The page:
"There must always be a text file..." <sung to the tune of "There will always be an England">
Actually for ebooks. If you think about it what did you have for pbooks (paper books...BTW. If nobody has copyrighted/trademarked this as the paper alternative to ebooks, I do so now relinquish my copyright/trademark and place that word/trademark into the public domain...I digress), you had title page, preface, legal page, toc, index, list of figures, pictures, etc. I don't see how the text parts of that could not be peformed with simple backward and forward pointers. Years and Years ago before microsoft word, before word perfect, on BSD Unix platforms and Vaxes we would just embed characters in large program listings or text files that allowed us to find sections easily. I don't see why a similar thing could not be done for GML. Of course this requires Gutenberg to use a standard formatting. NOr would the program be very sophisticated
"Richard Hartman" <firstname.lastname@example.org> Sent by: email@example.com
02/06/2003 03:23 PM
Please respond to dvd-discuss
Subject: RE: OT Palm readers Re: [dvd-discuss] CTEA Protects What Copyrights?
Actually some simple markup would be a really
nice idea for Gutenberg ... call it GML.
There's the OEB (Open EBook) standard (which
is used by Mobi) but that's pretty durned
complex. There's also PML (Palm Markup
Language) that PalmReader makes use of.
It's pretty simple, but it's a non-SGML-based
markup and it might be harder to accept
as a standard these days. Of course, there's
always NROFF ;-)
There's something to be said for absolute
bare-bones plain text ... you will _always_
be able to read it ... but it will never
be convenient. A primitive markup standard
for Gutenberg texts would be a welcome
enhancement I think.
In the meantime I've tried to make do w/
a perl script (that has to be altered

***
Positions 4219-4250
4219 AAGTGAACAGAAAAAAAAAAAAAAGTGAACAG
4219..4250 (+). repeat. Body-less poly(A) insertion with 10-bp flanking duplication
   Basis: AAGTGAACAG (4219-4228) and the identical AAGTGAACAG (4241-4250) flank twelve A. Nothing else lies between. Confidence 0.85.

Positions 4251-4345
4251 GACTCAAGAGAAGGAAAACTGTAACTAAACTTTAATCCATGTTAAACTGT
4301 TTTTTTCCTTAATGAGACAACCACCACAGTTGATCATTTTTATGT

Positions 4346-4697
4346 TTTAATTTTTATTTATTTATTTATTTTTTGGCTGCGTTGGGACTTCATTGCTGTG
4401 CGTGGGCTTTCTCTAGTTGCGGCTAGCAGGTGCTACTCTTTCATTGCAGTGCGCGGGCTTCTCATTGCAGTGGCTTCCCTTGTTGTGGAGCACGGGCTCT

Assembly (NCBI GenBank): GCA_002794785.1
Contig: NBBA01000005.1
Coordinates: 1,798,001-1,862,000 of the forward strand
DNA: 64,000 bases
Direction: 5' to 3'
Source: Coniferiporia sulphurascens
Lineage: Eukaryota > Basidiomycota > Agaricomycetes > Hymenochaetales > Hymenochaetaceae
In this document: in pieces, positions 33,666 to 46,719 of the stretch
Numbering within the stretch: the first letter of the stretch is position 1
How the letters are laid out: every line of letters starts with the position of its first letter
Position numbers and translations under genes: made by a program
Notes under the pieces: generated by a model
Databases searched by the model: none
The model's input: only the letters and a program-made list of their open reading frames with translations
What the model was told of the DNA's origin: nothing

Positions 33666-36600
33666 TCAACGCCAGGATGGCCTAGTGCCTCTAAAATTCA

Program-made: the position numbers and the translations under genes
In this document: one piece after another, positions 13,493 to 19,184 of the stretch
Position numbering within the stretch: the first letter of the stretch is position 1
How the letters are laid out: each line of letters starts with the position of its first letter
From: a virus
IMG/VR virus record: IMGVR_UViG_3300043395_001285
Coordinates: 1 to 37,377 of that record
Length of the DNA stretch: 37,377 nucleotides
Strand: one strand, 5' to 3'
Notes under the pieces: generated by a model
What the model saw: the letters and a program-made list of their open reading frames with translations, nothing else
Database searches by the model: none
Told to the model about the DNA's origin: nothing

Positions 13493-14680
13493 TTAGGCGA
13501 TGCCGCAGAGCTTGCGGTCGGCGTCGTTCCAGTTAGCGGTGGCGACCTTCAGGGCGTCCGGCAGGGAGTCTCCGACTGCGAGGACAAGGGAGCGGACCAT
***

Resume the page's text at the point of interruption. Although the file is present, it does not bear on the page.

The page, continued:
slightly with each book since there isn't
even a standard for denoting chapters...)
-Richard M. Hartman
186,000 mi/sec: not just a good idea, it's the LAW!
> -----Original Message-----
> From: John Zulauf [mailto:firstname.lastname@example.org]
> Sent: Thursday, February 06, 2003 2:43 PM
> To: email@example.com
> Subject: OT Palm readers Re: [dvd-discuss] CTEA Protects What
> Weasel Reader is the new name of GutenPalm. Don't get me
> wrong, I like
> the reader.
> The conversion line of:
> makeztxt -a 1 -r "Stave [0-9]*" -l "carol10.txt"
> is nearly as as cryptic as the beloved "find" command and
> then having to
> use the "Install" interface to download the texts -- it could be a lot
> more user friendly, no? Certainly the less technophilic members of my
> family aren't quite going to grok the regexp based TOC generator.
> (Stave being the chapter heading for Dicken's "A Christmas Carol")
> What I'd like to see is metainformation embedded into the Project
> Gutenberg (P.G.) text files that would give line wrap mode / TOC gen
> hints to automate the process. These *could* be in regexp (or ???)
> notation buried in the standard P.G. "small print" and still meet the
> "plain text readable" goals of P.G. Any reason why
> metainformation tags
> shouldn't be suggested to them?
> Actually, one thought I had was just adding a perl header or footer to
> the file with the plain text just being a "here file." Thus
> the text is
> both a plain text file and it's one content converter. Simple
> metatagging is probably safer/saner. Imagine ebooks as virii.
> Jeme A Brelin wrote:
> > On Thu, 6 Feb 2003, John Zulauf wrote:
> > > (who has just devoured two of the free Honor Harrington
> novels reading
> > > them on his Palm, and has discovered the less than user friendly
> > > combination of "makeztxt" and "Weasel" to get Proj Gut.
> books also onto
> > > the Palm)
> > That's odd, I've had no trouble at all using GutenPalm.
> I'd recommend it.
> > J.
> > --
> > -----------------
> > Jeme A Brelin
> > firstname.lastname@example.org
> > -----------------
> > [cc] counter-copyright
> > http://www.openlaw.org